Exploring iterations of the humble cobbler.
Anyone who is a fan of old-fashioned desserts will have heard of slumps. Although they might not have actually made one, they may know that a slump, a variation of a cobbler, is also related to a grunt. To understand the differences, it helps to know something about the origin of pastry desserts. Early pastries, from the word paste, were dense and inedible doughs of flour, fat and liquid, sturdy enough to form into shapes and used as “pots” for cooking savory pies. In the 17th century, when sugar, butter and baking pans became available, cooks began making pies with thinner, edible crusts, which were turned upside down before serving.
Eventually fruit fillings, spooned out of the pan, replaced some of the savory meat mixtures, and biscuit or crumb toppings were used in place of pastry. These changes led the way to cobblers, crisps, grunts and slumps. Pandowdies, crumbs layered with fruit, were another variation. Grunts and slumps are versions of cobblers, named for the cobblestone look of the dough that dots the top.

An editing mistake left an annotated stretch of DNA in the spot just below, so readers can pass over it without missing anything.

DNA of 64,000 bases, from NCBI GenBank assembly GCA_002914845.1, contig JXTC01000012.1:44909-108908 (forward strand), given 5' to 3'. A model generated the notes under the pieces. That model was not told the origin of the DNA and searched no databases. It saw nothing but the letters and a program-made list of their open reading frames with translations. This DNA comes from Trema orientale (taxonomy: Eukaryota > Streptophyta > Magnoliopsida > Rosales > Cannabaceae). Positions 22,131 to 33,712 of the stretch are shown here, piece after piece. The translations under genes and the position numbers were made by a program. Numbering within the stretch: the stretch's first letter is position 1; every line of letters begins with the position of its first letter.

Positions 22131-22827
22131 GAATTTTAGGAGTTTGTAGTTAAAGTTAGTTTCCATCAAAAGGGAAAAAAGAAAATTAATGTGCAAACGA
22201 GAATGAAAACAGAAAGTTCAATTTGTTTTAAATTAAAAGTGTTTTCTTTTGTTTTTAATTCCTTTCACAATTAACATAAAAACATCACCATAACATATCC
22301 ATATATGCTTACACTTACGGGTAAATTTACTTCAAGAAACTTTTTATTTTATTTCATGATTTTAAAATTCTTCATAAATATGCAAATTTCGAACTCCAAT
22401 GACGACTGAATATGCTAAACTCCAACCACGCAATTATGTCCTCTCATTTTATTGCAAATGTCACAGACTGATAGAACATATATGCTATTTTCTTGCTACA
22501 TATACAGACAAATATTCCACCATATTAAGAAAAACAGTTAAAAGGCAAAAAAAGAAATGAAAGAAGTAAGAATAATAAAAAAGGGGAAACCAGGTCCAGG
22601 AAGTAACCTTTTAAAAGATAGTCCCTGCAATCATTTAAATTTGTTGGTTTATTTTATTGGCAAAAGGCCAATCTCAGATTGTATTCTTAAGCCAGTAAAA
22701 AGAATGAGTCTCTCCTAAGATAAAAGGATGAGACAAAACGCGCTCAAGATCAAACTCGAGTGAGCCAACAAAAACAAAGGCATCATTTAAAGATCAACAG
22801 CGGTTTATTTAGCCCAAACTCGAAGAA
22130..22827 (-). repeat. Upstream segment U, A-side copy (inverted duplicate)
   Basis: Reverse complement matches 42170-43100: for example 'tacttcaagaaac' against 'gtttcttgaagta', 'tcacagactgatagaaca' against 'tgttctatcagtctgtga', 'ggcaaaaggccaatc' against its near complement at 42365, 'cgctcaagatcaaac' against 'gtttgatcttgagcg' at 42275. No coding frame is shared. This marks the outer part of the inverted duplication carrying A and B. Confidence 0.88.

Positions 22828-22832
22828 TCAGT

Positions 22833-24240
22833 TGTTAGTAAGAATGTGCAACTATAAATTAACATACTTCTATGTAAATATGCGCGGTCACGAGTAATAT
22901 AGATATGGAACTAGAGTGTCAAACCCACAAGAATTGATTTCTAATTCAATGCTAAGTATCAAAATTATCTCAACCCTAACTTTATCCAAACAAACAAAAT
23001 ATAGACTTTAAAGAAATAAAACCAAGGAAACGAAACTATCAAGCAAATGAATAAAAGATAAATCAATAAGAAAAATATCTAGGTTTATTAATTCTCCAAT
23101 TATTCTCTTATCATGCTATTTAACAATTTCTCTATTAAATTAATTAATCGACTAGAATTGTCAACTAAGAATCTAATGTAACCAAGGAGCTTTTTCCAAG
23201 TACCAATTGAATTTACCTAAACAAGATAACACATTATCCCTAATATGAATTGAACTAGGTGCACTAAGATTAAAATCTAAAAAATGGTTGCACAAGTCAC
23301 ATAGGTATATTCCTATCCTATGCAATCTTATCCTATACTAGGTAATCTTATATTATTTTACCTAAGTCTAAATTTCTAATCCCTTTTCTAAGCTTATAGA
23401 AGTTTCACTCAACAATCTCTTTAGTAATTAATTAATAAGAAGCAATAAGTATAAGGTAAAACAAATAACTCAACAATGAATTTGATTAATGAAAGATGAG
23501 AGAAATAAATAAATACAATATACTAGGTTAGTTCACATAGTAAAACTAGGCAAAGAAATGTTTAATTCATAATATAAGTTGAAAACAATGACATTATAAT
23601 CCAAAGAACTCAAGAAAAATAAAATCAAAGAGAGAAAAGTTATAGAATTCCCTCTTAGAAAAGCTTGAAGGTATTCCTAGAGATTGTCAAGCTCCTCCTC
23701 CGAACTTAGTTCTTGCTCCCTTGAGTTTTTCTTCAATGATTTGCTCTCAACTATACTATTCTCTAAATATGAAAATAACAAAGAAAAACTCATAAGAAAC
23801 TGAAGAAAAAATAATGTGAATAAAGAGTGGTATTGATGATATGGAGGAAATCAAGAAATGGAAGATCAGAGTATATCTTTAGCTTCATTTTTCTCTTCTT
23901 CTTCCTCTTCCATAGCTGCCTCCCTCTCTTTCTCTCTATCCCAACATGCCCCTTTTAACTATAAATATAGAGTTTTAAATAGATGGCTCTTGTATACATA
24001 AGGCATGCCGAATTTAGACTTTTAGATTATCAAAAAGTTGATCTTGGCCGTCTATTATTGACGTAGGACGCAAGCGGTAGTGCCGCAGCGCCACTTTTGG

Grunts have dumpling-like toppings, but instead of being baked, they are cooked on top of the stove. It is said that “grunt” refers to the sound of the bubbling fruit when the lid of the pot is lifted. If by any chance you have trouble keeping track of grunts, cobblers and slumps, open the oven door when the timer goes off and take a look. The biscuit topping comfortably slumped over the fruit says it all.
By Jean Kressy, a food writer in Ashburnham, Mass.
It's not a cobbler, or a crumble, or even a grunt, but this pastry-topped fruit casserole is a close relation.
Almond-scented sweet peaches with a buttery pastry crust.